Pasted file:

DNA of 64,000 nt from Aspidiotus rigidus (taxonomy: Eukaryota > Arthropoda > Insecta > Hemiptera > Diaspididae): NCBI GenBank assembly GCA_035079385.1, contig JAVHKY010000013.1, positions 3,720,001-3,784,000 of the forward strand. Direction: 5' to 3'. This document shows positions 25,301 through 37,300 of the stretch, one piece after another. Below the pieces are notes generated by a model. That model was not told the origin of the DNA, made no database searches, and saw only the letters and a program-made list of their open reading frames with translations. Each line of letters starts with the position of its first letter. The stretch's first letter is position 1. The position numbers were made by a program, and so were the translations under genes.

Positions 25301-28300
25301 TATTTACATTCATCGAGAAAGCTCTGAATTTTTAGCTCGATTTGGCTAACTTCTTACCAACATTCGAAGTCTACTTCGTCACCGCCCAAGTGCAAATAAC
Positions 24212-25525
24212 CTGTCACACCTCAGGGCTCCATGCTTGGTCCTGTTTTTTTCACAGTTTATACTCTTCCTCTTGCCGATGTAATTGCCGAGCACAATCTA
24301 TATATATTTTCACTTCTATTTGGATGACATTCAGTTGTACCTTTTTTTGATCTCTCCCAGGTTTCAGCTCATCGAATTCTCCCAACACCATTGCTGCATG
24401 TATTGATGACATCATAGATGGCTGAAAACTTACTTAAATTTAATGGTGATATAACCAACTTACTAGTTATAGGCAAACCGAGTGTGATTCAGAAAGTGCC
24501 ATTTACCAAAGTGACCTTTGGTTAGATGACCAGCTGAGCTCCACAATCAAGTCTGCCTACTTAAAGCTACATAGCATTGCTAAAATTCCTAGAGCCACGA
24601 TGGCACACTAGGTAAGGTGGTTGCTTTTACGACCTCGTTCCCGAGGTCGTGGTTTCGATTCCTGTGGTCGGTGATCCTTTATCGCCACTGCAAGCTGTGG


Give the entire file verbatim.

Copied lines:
DNA of 64,000 nt from Aspidiotus rigidus (taxonomy: Eukaryota > Arthropoda > Insecta > Hemiptera > Diaspididae): NCBI GenBank assembly GCA_035079385.1, contig JAVHKY010000013.1, positions 3,720,001-3,784,000 of the forward strand. Direction: 5' to 3'. This document shows positions 25,301 through 37,300 of the stretch, one piece after another. Below the pieces are notes generated by a model. That model was not told the origin of the DNA, made no database searches, and saw only the letters and a program-made list of their open reading frames with translations. Each line of letters starts with the position of its first letter. The stretch's first letter is position 1. The position numbers were made by a program, and so were the translations under genes.

Positions 25301-28300
25301 TATTTACATTCATCGAGAAAGCTCTGAATTTTTAGCTCGATTTGGCTAACTTCTTACCAACATTCGAAGTCTACTTCGTCACCGCCCAAGTGCAAATAAC
Positions 24212-25525
24212 CTGTCACACCTCAGGGCTCCATGCTTGGTCCTGTTTTTTTCACAGTTTATACTCTTCCTCTTGCCGATGTAATTGCCGAGCACAATCTA
24301 TATATATTTTCACTTCTATTTGGATGACATTCAGTTGTACCTTTTTTTGATCTCTCCCAGGTTTCAGCTCATCGAATTCTCCCAACACCATTGCTGCATG
24401 TATTGATGACATCATAGATGGCTGAAAACTTACTTAAATTTAATGGTGATATAACCAACTTACTAGTTATAGGCAAACCGAGTGTGATTCAGAAAGTGCC
24501 ATTTACCAAAGTGACCTTTGGTTAGATGACCAGCTGAGCTCCACAATCAAGTCTGCCTACTTAAAGCTACATAGCATTGCTAAAATTCCTAGAGCCACGA
24601 TGGCACACTAGGTAAGGTGGTTGCTTTTACGACCTCGTTCCCGAGGTCGTGGTTTCGATTCCTGTGGTCGGTGATCCTTTATCGCCACTGCAAGCTGTGG